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Consider the equation $u_t - x u u_x = 0$. with cauchy data $u(x,0) = x$. Solving this equation I see the characteristics are given by $x= r e^{-rt}$ for some $r$ and the solution is defined implicitly by

$$ x = u e^{-ut} $$

Using lambert function, one can solve for $u$. When plotting the characteristics, I see that after $t=4$ there are no characteristics. How do we find analytically the values of $t$ for which we have a smooth solution?

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  • $\begingroup$ I don't see anything remarkable for $t>4$. What do you mean? $\endgroup$ – Rafa Budría Feb 18 at 14:37
  • $\begingroup$ @Jimmy Sabater . You wrote : " I see that after $t=4$ there are no characteristics". Would you mind show us where exactly and how you saw that after $t=4$ there are no characteristics. $\endgroup$ – JJacquelin Feb 19 at 10:43
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The characteristics are the curves $x = x_0 \exp (-x_0 t)$ for $x_0\in\Bbb R$, along which $u=x_0$ is constant (see e.g. this related post). Differentiating $x$ w.r.t. $x_0$, we find that $$ \frac{\text d x}{\text d x_0} = (1 -t x_0) \exp (-x_0 t) , $$ which vanishes at $t=1/x_0$. The smallest such positive value defines the breaking time $t_b = \inf 1/x_0 = 0$, which is only reached as $x_0 \to \pm\infty$. Hence, the solution keeps smooth. The solution can be expressed as $$x_0 = -W(-xt)/t = x\, e^{-W(-xt)} = u(x,t),$$ where $W$ is the Lambert W-function. This special function is real-valued if its argument $-xt$ is larger than $-1/e$. Hence, as represented in the $x$-$t$ plane below, the domain is bounded:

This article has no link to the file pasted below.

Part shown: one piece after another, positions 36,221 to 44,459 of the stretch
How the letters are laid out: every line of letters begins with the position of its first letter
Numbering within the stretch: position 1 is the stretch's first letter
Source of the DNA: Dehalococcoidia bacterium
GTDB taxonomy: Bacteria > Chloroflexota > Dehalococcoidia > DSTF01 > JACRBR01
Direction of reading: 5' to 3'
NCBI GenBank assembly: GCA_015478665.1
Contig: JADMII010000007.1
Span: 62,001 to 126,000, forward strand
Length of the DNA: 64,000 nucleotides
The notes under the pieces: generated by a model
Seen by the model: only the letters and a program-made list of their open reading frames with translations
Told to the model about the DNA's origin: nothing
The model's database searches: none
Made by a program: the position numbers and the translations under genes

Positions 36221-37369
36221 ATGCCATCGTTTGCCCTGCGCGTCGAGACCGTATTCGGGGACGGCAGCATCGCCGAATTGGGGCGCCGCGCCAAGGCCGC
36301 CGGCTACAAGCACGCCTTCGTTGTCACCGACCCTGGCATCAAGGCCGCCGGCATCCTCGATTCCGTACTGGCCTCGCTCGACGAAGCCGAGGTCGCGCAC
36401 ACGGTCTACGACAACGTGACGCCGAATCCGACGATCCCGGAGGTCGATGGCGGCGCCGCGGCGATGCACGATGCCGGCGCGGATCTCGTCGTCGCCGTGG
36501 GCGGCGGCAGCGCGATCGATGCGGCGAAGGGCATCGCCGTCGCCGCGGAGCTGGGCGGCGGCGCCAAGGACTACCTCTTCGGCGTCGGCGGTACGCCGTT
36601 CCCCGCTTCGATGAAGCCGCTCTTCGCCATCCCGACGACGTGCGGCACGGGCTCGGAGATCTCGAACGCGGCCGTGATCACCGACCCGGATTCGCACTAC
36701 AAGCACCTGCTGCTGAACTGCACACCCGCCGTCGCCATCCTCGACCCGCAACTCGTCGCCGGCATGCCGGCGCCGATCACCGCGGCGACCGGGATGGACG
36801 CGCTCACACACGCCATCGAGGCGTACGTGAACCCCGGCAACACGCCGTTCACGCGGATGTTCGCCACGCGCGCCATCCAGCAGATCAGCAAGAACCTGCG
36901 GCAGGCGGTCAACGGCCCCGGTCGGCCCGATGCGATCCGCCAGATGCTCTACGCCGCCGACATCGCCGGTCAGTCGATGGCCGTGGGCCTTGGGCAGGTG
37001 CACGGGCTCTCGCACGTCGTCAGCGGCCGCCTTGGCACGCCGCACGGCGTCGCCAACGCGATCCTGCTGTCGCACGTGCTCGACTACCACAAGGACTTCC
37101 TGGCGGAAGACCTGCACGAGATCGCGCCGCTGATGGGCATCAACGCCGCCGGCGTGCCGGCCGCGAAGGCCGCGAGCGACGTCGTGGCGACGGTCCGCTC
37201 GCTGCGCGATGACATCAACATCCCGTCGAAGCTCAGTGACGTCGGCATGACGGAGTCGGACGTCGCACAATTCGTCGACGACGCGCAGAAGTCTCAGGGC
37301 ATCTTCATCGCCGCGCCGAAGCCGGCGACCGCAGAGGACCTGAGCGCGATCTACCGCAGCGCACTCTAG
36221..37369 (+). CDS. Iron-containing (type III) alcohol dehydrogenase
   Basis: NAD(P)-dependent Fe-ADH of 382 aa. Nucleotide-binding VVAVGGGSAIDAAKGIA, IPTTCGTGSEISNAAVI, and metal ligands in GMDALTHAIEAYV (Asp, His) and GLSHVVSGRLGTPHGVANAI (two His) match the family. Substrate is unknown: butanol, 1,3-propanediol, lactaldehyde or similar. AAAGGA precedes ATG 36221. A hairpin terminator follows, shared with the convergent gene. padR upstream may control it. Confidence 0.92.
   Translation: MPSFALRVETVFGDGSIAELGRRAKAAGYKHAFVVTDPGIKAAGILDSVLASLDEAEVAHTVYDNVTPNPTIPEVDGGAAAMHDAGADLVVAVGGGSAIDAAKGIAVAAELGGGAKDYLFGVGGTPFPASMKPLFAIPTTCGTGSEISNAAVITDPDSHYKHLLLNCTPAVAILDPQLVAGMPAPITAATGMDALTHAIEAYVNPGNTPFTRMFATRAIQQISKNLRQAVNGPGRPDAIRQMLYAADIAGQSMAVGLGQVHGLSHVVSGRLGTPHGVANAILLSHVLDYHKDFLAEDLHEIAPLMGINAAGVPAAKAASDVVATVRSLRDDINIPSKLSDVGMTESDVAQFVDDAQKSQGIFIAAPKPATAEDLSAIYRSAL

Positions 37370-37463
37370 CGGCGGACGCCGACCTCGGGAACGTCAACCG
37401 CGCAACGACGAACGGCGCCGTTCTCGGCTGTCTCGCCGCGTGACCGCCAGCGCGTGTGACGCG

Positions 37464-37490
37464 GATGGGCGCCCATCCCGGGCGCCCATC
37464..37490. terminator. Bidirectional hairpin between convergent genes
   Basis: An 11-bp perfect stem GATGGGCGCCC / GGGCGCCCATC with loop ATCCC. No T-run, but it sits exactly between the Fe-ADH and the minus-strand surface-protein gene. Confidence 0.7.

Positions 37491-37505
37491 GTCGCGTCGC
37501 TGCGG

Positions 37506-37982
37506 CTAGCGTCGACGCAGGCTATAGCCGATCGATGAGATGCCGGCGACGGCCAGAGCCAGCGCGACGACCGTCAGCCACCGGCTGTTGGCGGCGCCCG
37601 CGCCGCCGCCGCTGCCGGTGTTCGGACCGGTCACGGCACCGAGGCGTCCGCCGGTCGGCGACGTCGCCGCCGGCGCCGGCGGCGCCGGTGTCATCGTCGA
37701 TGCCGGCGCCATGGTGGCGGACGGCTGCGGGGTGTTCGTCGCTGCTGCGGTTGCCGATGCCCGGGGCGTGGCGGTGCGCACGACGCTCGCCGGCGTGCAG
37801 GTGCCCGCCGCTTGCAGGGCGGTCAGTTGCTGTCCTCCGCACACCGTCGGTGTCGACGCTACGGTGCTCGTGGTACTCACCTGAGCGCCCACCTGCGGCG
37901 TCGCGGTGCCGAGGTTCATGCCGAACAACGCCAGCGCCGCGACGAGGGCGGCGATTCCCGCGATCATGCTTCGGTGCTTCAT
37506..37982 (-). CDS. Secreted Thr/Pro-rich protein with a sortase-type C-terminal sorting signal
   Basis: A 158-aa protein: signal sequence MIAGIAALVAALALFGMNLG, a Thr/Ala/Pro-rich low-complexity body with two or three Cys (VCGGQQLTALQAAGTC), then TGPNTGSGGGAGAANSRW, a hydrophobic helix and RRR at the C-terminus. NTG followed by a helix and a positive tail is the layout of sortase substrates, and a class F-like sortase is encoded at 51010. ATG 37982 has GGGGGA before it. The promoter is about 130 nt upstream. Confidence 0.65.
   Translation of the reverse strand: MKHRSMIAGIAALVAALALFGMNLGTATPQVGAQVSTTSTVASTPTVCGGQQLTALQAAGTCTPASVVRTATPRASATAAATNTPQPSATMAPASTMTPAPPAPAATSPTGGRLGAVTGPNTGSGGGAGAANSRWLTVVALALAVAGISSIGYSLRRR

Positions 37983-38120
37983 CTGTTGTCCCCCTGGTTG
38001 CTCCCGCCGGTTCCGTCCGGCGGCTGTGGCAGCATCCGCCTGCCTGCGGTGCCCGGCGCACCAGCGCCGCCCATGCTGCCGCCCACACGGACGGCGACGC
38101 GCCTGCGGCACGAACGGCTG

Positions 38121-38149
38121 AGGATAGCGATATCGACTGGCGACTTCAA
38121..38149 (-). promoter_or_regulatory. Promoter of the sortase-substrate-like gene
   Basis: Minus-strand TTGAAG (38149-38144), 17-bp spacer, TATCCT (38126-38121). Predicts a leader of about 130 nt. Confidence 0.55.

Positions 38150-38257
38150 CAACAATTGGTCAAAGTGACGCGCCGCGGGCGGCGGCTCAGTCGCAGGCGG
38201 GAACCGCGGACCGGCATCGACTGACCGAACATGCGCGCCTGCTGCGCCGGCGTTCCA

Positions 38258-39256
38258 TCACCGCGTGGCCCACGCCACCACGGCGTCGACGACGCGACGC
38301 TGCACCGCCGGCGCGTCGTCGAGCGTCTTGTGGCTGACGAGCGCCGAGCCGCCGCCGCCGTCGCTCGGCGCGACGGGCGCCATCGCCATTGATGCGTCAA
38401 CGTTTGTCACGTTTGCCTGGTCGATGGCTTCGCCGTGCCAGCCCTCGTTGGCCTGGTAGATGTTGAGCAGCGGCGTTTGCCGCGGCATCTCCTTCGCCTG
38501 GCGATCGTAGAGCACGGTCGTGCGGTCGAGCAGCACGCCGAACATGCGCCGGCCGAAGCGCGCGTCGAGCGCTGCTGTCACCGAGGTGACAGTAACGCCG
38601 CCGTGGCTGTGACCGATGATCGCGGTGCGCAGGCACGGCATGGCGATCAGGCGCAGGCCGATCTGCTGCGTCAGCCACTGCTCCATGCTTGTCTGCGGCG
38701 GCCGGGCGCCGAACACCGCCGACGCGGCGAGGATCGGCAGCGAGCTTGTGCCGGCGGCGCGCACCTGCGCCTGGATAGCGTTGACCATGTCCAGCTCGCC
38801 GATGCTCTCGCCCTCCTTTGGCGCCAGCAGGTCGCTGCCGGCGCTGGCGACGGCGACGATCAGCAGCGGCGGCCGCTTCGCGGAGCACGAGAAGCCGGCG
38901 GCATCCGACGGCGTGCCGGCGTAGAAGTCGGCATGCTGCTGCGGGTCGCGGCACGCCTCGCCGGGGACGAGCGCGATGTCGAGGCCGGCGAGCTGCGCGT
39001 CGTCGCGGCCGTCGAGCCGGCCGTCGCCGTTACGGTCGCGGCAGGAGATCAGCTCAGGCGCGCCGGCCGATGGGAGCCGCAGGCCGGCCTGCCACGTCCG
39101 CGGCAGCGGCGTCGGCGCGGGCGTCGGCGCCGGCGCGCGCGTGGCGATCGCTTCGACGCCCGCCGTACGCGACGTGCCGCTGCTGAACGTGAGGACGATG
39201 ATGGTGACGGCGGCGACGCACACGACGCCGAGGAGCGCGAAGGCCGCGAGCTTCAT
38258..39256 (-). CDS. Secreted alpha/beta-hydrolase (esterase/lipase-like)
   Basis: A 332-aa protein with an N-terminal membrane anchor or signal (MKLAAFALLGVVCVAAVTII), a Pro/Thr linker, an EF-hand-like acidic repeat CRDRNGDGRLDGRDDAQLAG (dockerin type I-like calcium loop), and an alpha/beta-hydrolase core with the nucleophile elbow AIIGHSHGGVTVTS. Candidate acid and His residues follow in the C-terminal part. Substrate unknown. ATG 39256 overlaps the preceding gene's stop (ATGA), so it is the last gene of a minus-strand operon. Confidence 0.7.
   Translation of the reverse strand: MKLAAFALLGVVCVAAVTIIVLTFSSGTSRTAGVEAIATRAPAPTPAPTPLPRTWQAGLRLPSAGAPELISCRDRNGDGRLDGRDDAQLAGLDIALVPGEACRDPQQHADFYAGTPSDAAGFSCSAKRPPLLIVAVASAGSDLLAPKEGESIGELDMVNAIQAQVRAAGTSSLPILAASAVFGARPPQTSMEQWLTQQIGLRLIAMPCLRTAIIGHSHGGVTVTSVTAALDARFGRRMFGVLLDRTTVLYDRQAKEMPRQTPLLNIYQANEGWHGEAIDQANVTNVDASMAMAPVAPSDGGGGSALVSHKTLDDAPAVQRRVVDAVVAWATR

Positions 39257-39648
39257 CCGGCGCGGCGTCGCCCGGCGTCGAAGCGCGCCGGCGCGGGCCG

characteristics

For positive abscissas $x>0$, we must have $t<1/(ex)$. Thus, if $t=4$, the solution is located at abscissas $x<1/(4e) \approx 0.092$, which may explain that you don't see any solution elsewhere. For negative abscissas $x<0$, there is no restriction at positive times $t>0>1/(ex)$.

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I agree with your result : $$x=u\,e^{-u\,t}$$ This is the solution on the form of implicit equation.

Of course, if one want the explicit form the Lambert W function is required

$u(x,t)=-\frac{1}{t} W\left(-t\,x \right)\quad$ But we don't need it to plot $u(x,t)$.

Drawing the curves $u(x)$ for various $t$ is very easy, without special function. Plot the inverse function $x(u)$ , which is explicit. Then symmetry/rotation make the figure on the usual orientation.

enter image description here

The solutions remain smooth from $t=0$ up to large $t$.

Nothing special appears at $t=4$ and latter.

enter image description here

If you draw the curves with the Lambert W function instead of the above very simple method you avoid possible numerical artefact (Of course, with a sufficient accuracy of the numerical computation of the Lambert W function the results must be the same for the two methods).

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